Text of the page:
But it all came crashing down on me when we drove by a local hospital. There were fire trucks stationed in the road, blocking any cars from driving down from where the water was edging up towards Hylan Boulevard–the main drag about a mile inland.
That’s when a man came up to us, frantically screaming about his uncle, who was trapped inside his house. He was in a wheelchair and couldn’t get out. He begged with us to help him.
There was nothing we could do. We told him that. We told him to talk to the firefighters and EMS workers who were just feet from us. He said they told him there was nothing they could do.
As we drove away, we all made excuses as to why we couldn’t have helped him. And we were right. If we had done anything, we probably would have died as well. But there was an unspoken thought on all of our minds–that the man who was trapped inside his house would probably die.
A few days later, we heard reports of divers finding the body of a 67-year-old paraplegic in the neighborhood. When we heard, the reporter and I looked at each other, knowing that while we couldn’t have saved him, we both felt somewhat responsible.
Shaken, we headed inland once again. We parked next to a small puddle in a deserted parking lot. We were trying to figure out what to do next when we heard the crash.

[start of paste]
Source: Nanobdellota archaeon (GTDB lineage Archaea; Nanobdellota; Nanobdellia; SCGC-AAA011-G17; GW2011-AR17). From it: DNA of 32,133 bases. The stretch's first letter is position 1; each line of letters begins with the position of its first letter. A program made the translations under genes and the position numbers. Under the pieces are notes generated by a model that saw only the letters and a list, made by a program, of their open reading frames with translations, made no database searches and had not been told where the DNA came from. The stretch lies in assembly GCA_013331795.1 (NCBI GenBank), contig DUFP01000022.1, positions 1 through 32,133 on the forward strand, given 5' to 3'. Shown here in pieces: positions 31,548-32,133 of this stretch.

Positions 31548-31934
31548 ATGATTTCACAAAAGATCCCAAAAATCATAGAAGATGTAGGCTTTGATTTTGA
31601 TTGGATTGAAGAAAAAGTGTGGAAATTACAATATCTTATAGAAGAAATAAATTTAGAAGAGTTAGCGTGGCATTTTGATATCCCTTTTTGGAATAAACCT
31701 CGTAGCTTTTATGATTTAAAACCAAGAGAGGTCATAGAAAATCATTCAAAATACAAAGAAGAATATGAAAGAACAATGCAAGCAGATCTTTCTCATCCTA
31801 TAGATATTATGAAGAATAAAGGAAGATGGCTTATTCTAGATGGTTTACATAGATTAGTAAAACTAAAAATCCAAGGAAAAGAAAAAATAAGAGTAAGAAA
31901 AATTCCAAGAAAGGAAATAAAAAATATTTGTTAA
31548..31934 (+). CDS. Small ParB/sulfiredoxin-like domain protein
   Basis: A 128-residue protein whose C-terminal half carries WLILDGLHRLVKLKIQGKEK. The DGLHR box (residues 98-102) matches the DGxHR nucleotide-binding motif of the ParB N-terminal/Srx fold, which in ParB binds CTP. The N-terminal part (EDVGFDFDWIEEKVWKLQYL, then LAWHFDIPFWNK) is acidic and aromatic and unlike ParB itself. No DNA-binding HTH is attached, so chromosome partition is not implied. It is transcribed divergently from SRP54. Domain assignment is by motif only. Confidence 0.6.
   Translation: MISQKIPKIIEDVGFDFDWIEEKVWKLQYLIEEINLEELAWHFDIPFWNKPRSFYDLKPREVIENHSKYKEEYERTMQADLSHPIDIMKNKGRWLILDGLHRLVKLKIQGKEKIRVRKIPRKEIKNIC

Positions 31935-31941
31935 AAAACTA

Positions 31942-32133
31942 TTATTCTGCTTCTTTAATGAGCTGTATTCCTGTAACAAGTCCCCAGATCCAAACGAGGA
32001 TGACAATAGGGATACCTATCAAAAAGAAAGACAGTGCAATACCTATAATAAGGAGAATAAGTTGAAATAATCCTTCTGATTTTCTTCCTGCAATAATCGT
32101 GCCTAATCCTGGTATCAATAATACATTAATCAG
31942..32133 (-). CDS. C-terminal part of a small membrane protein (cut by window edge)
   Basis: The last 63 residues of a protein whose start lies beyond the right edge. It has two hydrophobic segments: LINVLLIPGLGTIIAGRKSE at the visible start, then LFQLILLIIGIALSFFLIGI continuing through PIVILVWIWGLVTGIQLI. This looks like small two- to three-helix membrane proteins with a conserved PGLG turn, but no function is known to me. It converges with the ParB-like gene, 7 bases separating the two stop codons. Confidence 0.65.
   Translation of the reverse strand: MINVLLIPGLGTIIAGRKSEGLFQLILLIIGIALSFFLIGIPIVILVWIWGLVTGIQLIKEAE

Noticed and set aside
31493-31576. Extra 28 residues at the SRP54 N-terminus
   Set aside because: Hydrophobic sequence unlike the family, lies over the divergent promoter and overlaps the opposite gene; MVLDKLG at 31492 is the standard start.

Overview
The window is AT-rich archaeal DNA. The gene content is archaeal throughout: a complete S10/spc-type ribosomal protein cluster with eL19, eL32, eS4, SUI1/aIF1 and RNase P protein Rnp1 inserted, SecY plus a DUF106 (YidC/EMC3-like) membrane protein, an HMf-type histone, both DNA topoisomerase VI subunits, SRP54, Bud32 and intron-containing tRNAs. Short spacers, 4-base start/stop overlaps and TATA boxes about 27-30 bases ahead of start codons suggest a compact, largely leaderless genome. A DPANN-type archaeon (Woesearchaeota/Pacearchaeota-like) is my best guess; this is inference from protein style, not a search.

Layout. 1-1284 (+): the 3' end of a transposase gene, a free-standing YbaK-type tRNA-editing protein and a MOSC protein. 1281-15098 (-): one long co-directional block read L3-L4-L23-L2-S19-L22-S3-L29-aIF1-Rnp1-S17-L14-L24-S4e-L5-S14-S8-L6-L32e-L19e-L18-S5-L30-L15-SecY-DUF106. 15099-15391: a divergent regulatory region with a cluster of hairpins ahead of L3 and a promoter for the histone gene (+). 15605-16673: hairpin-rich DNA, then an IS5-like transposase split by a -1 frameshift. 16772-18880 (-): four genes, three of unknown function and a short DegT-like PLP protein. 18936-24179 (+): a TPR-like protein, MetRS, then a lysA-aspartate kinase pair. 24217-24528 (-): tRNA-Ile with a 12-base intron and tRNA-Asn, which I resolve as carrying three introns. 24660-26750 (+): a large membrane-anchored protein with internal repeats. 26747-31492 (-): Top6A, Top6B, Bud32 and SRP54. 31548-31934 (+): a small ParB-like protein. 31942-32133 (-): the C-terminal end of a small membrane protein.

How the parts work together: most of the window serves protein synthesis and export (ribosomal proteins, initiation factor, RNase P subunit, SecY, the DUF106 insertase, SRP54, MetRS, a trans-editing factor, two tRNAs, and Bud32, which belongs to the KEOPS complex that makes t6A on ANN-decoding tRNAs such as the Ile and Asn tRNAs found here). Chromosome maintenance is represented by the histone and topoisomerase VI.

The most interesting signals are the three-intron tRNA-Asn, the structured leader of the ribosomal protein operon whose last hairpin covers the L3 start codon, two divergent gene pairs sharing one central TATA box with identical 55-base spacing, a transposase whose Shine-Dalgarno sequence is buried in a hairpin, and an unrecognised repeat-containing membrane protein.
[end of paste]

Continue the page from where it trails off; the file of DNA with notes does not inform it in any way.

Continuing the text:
A power line had been severed by the strength of the wind. It came down, hitting the puddle. Even through the sound of the truck, which was still running, you could hear it sizzle.
In that moment, I decided to leave my last mark on humanity, as I was sure that I was about to die. I sent out a goodbye tweet.
It said, “I love you all. Goodbye.”
Later, I found out one of my friends read it, and she was sure I was dead.
While I was tweeting, the reporter was shouting to the truck op, “Get us out of here!”
And to his credit, he did what he was told.
We raced up Todt Hill, to the safety of my boss’s house. Suddenly, I felt okay again.
When we got to my boss’s house, we realized there was no power.
I haven’t mentioned yet, but it was cold. This was at the end of October. For reference, several days later, it snowed. So we were freezing.